Expansion of genes encoding Apoptosis Inhibitor Proteins (IAPs) and their role in a novel bacteriocyte cell death process in aphid symbiosis - INRAE - Institut national de recherche pour l’agriculture, l’alimentation et l’environnement Access content directly
Conference Papers Year : 2018

Expansion of genes encoding Apoptosis Inhibitor Proteins (IAPs) and their role in a novel bacteriocyte cell death process in aphid symbiosis


Symbiosis is a key source of ecological and evolutionary diversification of eukaryotic organisms throughout the animal and plant kingdoms. In insects that are obligatorily dependent on intracellular bacterial symbionts, novel host cells, the bacteriocytes, have evolved for harboring beneficial microbial partners. These cells constitute a fascinating riddle in developmental and evolutionary cell biology, as the molecular mechanisms governing their homeostasis in response to host physiology remain largely unsolved. We recently demonstrated that in the pea aphid (Acyrthosiphon pisum) model system, bacteriocytes degenerate through a hitherto unknown process distinct from evolutionarily conserved pathways, including apoptosis- or autophagy-dependent cell deaths (1,2). By combining electron microscopy, immunohistochemistry, and molecular analyses, we showed that the initial event of bacteriocyte cell death is the cytoplasmic accumulation of non-autophagic vacuoles derived from the endoplasmic reticulum. This early process is followed by a sequence of cellular stress responses, spanning aphid adulthood, that include the formation of autophagosomes in intervacuolar spaces and Buchnera aphidicola endosymbiont degradation by the lysosomal system. Interestingly, this mechanism of bacteriocyte degeneration is distinct from the process previously described in other insects. In the recently established symbiotic relationship [dating to less than 0.03 million years (My)] between Sitophilus weevils and the Sodalis pierantonius bacterium, bacteriocytes are totally and rapidly eliminated in young adults by a combination of apoptosis and autophagy (3). Given that bacteriocytes evolved independently in many different insect orders, it remains to be seen whether the bacteriocyte cell death identified in the pea aphid is a conserved mechanisms across insects or is restricted to evolutionary ancient symbioses like aphids and other hemipteran species. In order to understand the mechanisms underlying aphid bacteriocyte cell death, we carefully annotated the apoptosis pathway of A. pisum and studied the expression of apoptosis- and apoptosis inhibitors-related genes. We found that, while the executive pathway of apoptosis is incomplete in the pea aphid, with homologs for only four out of the eight proteins present in Drosophila melanogaster, apoptosis inhibitors underwent a huge gene expansion, with more than 80 inhibitor of apoptosis protein (IAP) homologs annotated. Indeed, in D. melanogaster, only four IAPs have been identified. We were able to classify the A. pisum IAPs in five different classes, based on the presence of different combinations of BIR and RING domains. While only a few apoptotic genes are induced in senescent bacteriocytes, apoptosis inhibitors from three of these classes are concomitantly over-expressed with time, possibly preventing the apoptosis in these cells and thereby delaying their elimination. Phylogenetic analyses showed that this expansion of IAP-encoding genes is widespread in the aphid lineage, even in the ancient, non-symbiotic, phylloxera species that contains 31 IAPs encoding genes. IAP gene expansion has not been found in other insect genomes. Complementary phylogenetic analyses and functional studies are ongoing to understand the role of this gene expansion and of the different IAPs in aphid physiology. (1) Simonet et al (2016) Direct flow cytometry measurements reveal a fine-tuning of symbiotic cell dynamics according to the host developmental needs in aphid symbiosis. Sci Rep. doi: 10.1038/srep19967. (2) Simonet et al (2018) Bacteriocyte cell death in the aphid/Buchnera symbiotic system. PNAS doi: 10.1073/pnas.1720237115. (3) Vigneron et al (2014) Insects recycle endosymbionts when the benefit is over. Curr Biol. doi: 10.1016/j.cub.2014.07.065.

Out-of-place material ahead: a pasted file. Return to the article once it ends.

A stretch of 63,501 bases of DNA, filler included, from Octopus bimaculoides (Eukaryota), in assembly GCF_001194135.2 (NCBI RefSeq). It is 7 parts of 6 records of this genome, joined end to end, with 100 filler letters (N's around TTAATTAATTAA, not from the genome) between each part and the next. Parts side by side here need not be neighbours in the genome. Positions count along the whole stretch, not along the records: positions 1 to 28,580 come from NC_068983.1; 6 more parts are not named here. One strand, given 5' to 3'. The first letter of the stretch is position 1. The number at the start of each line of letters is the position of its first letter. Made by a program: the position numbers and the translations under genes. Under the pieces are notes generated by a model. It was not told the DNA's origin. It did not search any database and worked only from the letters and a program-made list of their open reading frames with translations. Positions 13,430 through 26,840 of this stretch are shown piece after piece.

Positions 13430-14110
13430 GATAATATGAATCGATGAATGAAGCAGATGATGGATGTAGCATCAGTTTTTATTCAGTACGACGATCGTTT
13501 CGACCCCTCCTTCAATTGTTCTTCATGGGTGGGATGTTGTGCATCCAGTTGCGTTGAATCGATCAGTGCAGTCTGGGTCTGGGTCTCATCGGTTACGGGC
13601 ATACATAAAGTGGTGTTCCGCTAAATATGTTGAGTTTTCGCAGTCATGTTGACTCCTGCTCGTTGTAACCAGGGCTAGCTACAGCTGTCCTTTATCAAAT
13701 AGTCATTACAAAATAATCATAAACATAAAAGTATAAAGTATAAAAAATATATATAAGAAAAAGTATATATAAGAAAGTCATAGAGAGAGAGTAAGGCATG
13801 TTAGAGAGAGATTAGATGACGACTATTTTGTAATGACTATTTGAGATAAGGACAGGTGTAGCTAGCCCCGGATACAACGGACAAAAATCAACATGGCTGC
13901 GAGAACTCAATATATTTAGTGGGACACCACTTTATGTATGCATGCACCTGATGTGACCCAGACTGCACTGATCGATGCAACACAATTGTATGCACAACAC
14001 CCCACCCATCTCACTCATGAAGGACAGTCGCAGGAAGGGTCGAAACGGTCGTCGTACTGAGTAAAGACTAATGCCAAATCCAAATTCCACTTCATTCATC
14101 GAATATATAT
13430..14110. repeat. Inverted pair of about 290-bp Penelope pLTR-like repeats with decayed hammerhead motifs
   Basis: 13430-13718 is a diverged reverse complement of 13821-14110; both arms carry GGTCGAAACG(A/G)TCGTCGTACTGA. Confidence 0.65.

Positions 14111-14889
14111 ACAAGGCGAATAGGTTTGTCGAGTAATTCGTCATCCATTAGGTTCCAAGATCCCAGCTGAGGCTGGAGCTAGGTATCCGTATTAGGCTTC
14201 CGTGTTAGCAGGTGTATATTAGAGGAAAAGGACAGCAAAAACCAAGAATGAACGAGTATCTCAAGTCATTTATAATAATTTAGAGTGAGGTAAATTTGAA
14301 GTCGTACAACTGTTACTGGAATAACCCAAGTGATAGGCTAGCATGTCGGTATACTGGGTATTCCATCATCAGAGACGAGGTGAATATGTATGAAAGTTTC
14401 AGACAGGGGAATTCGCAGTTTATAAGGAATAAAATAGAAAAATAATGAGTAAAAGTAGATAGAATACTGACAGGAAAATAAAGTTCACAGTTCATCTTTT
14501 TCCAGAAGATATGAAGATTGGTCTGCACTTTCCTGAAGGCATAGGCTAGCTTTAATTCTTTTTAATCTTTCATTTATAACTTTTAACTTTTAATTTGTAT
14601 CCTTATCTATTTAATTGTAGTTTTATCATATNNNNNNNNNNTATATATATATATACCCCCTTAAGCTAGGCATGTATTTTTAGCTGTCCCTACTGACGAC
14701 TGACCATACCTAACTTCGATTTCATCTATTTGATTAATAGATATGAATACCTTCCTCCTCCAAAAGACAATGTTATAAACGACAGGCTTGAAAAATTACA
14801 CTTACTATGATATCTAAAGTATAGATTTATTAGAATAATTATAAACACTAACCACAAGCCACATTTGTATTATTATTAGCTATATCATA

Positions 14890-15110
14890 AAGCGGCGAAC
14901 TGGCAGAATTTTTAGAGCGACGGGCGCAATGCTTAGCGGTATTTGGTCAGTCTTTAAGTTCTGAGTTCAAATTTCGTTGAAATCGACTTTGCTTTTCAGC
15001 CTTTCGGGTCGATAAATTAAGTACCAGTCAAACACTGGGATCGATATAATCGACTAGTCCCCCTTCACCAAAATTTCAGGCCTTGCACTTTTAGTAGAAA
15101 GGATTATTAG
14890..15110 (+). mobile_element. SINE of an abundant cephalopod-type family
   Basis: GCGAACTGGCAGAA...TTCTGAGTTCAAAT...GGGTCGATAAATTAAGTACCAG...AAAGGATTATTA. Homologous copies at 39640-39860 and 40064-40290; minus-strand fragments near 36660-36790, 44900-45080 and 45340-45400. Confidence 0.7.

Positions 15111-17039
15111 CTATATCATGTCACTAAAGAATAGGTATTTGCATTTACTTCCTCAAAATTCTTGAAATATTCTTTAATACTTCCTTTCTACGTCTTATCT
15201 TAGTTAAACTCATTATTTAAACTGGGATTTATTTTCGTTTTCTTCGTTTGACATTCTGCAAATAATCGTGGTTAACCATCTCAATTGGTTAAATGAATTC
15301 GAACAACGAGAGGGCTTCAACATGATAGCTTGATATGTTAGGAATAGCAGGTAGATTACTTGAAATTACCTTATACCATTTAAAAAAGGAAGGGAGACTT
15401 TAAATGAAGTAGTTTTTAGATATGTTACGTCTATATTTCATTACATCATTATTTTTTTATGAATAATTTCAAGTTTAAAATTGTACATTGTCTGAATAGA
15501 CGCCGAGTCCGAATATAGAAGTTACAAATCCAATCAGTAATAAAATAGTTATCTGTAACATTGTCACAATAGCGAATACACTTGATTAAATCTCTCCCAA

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hal-03509938 , version 1 (04-01-2022)


  • HAL Id : hal-03509938 , version 1


Mélanie Ribeiro Lopes, Nicolas Parisot, Karen Gaget, Pierre Simonet, Severine Balmand, et al.. Expansion of genes encoding Apoptosis Inhibitor Proteins (IAPs) and their role in a novel bacteriocyte cell death process in aphid symbiosis. 22. Evolutionary Biology Meeting, Sep 2018, Marseille, France. ⟨hal-03509938⟩
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